Anti-Catholic bigotry of many in DUP still significant
‘I wonder how many Northern unionists still hold appalling, near-racist views’
“It is disappointing that the deep and overlapping anti-Irish and anti-Catholic bigotry of so many DUP-supporting unionists appears to still play a significant role in Northern life and politics.” Above, DUP leader Arlene Foster. Photograph: Paul Faith/AFP/Getty Images
How much did continuing religious bigotry have to do with the collapse of the Northern Ireland Executive last month? It was clear from Martin McGuinness’s resignation statement that the row which led to that collapse was not only – or even mainly – about the Renewable Heat Initiative fiasco.
McGuinness accused First Minister Arlene Foster of “deep-seated arrogance” and the DUP of rejecting his attempts to reach out to unionists, of “shameful disrespect” to women, gay people and ethnic minorities, and “crude and crass bigotry” to Irish language speakers.
In a follow-up RTÉ interview, McGuinness said there were many people in the DUP who “hate anything to do with Irish nationalism and Irish republicanism.”
As somebody who began studying the DUP more than 30 years ago (in the course of researching a biography of the late Ian Paisley), I recognise the truth in all these charges. I had hoped that their antiquated prejudices would have begun to diminish as a realisation that they had to share their divided little society with their nationalist neighbours started to dawn on unionists in a new century.
It is disappointing that the deep and overlapping anti-Irish and anti-Catholic bigotry of so many DUP-supporting unionists appears to still play a significant role in Northern life and politics.
Back in 1986, I wrote about the people who followed Paisley as follows: “They believed they were inherently superior to their Roman Catholic neighbours because of their religion. They were ‘born again’ Christians, living in the ‘light’ of pure Protestantism, free men who communed with God without the interference of priests or man-made rituals. Catholics, on the other hand, were benighted and ignorant souls who were enslaved by the ‘darkness’ of Roman superstition, the idolatry of the Mass, and the rule of the papal anti-christ.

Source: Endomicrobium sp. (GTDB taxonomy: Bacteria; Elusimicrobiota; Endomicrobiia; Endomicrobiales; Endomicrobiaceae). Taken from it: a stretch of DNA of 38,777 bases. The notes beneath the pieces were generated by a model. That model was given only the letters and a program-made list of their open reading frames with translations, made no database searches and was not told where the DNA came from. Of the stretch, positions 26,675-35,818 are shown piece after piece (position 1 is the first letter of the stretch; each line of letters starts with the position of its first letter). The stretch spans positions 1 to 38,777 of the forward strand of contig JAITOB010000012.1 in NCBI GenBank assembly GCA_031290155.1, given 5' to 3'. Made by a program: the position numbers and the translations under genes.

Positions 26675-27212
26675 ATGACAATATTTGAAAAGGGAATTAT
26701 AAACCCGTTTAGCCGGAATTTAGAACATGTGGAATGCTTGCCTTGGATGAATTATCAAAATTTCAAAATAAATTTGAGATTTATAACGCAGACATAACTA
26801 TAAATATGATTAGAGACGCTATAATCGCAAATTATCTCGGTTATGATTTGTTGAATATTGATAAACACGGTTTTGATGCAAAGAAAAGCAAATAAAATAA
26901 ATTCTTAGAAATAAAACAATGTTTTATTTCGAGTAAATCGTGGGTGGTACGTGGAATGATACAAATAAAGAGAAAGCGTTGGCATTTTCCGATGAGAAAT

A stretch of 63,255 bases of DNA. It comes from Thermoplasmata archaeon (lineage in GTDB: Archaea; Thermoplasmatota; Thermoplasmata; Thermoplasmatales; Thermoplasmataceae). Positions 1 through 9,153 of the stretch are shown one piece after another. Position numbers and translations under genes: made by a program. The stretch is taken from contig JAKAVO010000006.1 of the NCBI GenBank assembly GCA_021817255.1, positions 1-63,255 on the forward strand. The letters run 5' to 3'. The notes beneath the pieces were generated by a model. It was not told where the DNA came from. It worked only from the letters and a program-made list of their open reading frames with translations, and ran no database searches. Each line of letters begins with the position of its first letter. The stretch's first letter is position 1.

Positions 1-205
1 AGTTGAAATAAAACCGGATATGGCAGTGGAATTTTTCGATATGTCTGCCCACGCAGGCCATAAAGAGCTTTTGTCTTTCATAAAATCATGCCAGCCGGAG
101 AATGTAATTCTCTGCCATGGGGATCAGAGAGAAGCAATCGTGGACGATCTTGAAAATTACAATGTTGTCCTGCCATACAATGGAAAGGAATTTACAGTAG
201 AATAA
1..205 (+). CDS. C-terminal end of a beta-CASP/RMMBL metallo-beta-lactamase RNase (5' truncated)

“Such a view tallied perfectly with the superiority they felt anyway as the descendants of the people who had ‘civilised’ Ulster. Thus the underprivileged position of Northern Catholics was nothing to do with injustice: quite the opposite – it was living proof of God’s justice in rewarding those who followed the true religion.”
I wonder how many Northern unionists of the DUP persuasion still hold such appalling, near-racist views. Too many, I suspect, although friends tell me that such bigotry is far less prevalent among younger DUP members (and I have at least one young DUP councillor acquaintance who bears that out).
A politically-minded Belfast Protestant minister told me recently that about a third of DUP Assembly members were old-fashioned conservative evangelicals – some might call them fundamentalists – who continue to oppose Roman Catholicism as non-Christian, and to look down on its followers.
This kind of anti-Catholic Protestantism also remains a significant factor in the North’s largest Protestant denomination, the Presbyterian Church. Its younger ministers are overwhelmingly conservative evangelicals, and many of its congregations are closed off from wider society, with a pietistic belief system that has little to say about issues of sectarianism and social justice.
As the outspoken former moderator, the Rev John Dunlop, says, whereas much of the thinking of Northern Catholics remains strongly influenced by anti-Britishness, the equivalent influence among many Northern Protestants is still anti-Catholicism.
Church attendance in Northern Ireland, as everywhere in Europe, is in decline. Belfast is no longer a city where nothing opens on a Sunday and the only entertainment on that day is of the soul-saving type – “a city of religious nightclubs”, to use Methodist leader Donald Soper’s memorable phrase from the 1950s.
No longer is there an atmosphere of cold war between Irish (and British) Protestantism and Catholicism, the kind of atmosphere that saw the Archbishop of Canterbury in 1953 denounce “the oppressions and denials of just liberties which lie at the door of the Roman Catholic Church”.
Relations between the churches have improved hugely since then. In 2004, the Rev Ken Newell, that year’s courageously liberal (and peacemaking) Presbyterian moderator, incurred the wrath of conservatives by inviting the Catholic primate, Cardinal Seán Brady, to its annual general assembly for the first time.
This invitation was not repeated, although there have been other high-level gestures, such as Archbishop of Armagh Eamon Martin’s attendance at a Presbyterian conference on 1916 last year.
Even 30 years ago I estimated that as many as 80 per cent of DUP members would have been Catholic-fearing fundamentalists. A lot has been done, but there is still a lot to do to overcome religious bigotry and fearfulness in the Protestant North.
Andy Pollak is former religious affairs correspondent and Belfast reporter with The Irish Times.